The 6R’s of Migration briefly explained — What are these and how as a Business Owner one must know what kind of Migration do you need?
6R’s of Cloud Migration
Re-hosting — Lift and Shift Migration
Re-platforming — Lift-Tinker and shift Migration
Re-purchasing — Different product migration
Different Types of Migration – 6R’s
Businesses are taking to the cloud-oriented growth route to generate higher ROI at reduced costs, handle
data sensitivity, for better security, faster response, scalability and overall improved efficiency. Cloud
migrations are highly advantageous when schemed with the right type of solution at the right type of scale.
Broadly, a business would subscribe to SaaS – Software as a Service, PaaS – Platform as a Service and IaaS
– Infrastructure as a Service. Certain elements of all these three are blended to generate an ideal set-up
while migrating to the new ecosystem. This transitional process is categorised into six different types
called the 6 R’s of migration, namely, Repurchase, Rehost, Replatform, Refactor, Retire and Retain. These
determine the application’s need for skill, time, resources and downtime. Not all applications of a
business are treated the same way. Each one follows a distinct way of transition. Here is a quick note on
different types of migration:
Repurchasing – Drop and Shop
Repurchasing Software as a Service has a classic example of switching an email service provider. You can
transition from your on-premises setup to the cloud SaaS. This is a speedy manner of embracing
minimalism in simplified procurement steps and least skill requirements. The sparkling new purchase
requires little pruning of interlaced dependencies, license hiccups, CapEx-OpEx struggles and
management skill mismatches. Here, scantier the baggage, easier the import. There are two common
trends in Repurchase migration.
Legacy to Cloud
Here you would drop the legacy applications and adopt the cloud-based inventive apps. Ideally, such apps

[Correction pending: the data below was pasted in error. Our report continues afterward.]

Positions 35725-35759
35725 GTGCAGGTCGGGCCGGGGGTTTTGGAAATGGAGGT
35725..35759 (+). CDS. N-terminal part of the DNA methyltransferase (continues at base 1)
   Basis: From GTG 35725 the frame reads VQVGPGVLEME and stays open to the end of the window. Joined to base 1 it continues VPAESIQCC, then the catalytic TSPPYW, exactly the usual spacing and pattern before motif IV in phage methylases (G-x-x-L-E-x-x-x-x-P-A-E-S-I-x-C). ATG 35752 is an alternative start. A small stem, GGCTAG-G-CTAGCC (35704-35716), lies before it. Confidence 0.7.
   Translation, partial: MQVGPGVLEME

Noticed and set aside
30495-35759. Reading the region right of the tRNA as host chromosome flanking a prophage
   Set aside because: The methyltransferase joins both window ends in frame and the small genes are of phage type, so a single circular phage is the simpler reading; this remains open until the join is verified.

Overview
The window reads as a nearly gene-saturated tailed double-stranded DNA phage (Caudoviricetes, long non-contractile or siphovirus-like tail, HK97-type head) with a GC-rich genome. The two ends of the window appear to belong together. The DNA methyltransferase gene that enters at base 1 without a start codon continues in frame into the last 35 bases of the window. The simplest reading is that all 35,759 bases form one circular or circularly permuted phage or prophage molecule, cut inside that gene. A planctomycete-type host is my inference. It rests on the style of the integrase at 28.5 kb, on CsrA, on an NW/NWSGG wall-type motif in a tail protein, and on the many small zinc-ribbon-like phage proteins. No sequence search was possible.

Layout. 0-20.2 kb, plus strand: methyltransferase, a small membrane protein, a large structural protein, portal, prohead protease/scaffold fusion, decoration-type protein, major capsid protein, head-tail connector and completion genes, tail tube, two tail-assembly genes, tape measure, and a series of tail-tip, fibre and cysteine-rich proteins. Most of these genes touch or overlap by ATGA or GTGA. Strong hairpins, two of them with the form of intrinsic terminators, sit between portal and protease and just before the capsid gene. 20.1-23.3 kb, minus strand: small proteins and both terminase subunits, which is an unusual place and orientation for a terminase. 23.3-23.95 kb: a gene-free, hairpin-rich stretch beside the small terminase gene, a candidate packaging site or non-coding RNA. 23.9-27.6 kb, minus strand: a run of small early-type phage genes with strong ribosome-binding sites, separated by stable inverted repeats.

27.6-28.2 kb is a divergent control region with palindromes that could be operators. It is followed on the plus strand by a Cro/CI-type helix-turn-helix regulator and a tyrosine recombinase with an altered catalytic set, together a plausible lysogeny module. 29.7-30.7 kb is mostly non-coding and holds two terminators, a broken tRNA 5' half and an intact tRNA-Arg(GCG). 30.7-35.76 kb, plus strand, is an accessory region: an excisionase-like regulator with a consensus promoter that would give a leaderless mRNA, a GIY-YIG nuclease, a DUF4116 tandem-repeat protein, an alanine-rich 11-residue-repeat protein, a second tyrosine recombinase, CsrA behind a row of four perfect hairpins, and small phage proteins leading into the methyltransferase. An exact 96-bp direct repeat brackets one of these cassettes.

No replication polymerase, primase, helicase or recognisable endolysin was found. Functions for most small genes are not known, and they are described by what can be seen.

should be running in isolation to keep the process least invasive or the attached strings should be cut off
prior to acquiring tenancy. Legacy to cloud repurchasing explores new dimensions of the technology with
its cross software flavours.
Disruption in service, unsuitable features, higher feasibility on the other side and other favourable offers
are some of the grounds to pull in for repurchasing. Office 365 to G-Suite is the most commonly cited
example in SaaS switchovers. Automation assistance is not only available with such providers; it is the
preferred manner in a multi-cloud software complex.
Rehost – Lift and Shift
Most Rehosting is done at the initial stages of cloud adoption or with disruption intolerant
workloads. In both cases, the objective is to pack move and settle and then optimize the workloads as
per the cloud landscape. It is low risk, speedy, tool-supported, flexible with system requirements and
configuration adaptive. Rehost also has its flip side. Your new environment inherits all the good and bad,
unchanged performance, unnecessary technical baggage and cross-service rigidity. Rehost is ideal for
antiquated undocumented configurations or massive and severely complex models. At some point, this
will need deep attention to cut down costs and optimise value. It is least painful in the pre-migration